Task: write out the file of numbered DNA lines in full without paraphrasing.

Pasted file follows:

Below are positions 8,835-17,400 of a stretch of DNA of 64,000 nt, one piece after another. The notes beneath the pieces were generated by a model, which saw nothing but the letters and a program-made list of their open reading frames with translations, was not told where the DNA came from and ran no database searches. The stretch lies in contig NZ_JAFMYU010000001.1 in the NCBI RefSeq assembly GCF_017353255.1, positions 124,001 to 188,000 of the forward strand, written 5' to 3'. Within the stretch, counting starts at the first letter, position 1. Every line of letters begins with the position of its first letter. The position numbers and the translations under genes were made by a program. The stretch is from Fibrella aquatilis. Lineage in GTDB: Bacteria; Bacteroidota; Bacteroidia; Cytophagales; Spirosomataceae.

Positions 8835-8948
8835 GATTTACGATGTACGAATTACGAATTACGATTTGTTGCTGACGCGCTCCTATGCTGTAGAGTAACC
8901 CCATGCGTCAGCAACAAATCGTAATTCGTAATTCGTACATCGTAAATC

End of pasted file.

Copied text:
Below are positions 8,835-17,400 of a stretch of DNA of 64,000 nt, one piece after another. The notes beneath the pieces were generated by a model, which saw nothing but the letters and a program-made list of their open reading frames with translations, was not told where the DNA came from and ran no database searches. The stretch lies in contig NZ_JAFMYU010000001.1 in the NCBI RefSeq assembly GCF_017353255.1, positions 124,001 to 188,000 of the forward strand, written 5' to 3'. Within the stretch, counting starts at the first letter, position 1. Every line of letters begins with the position of its first letter. The position numbers and the translations under genes were made by a program. The stretch is from Fibrella aquatilis. Lineage in GTDB: Bacteria; Bacteroidota; Bacteroidia; Cytophagales; Spirosomataceae.

Positions 8835-8948
8835 GATTTACGATGTACGAATTACGAATTACGATTTGTTGCTGACGCGCTCCTATGCTGTAGAGTAACC
8901 CCATGCGTCAGCAACAAATCGTAATTCGTAATTCGTACATCGTAAATC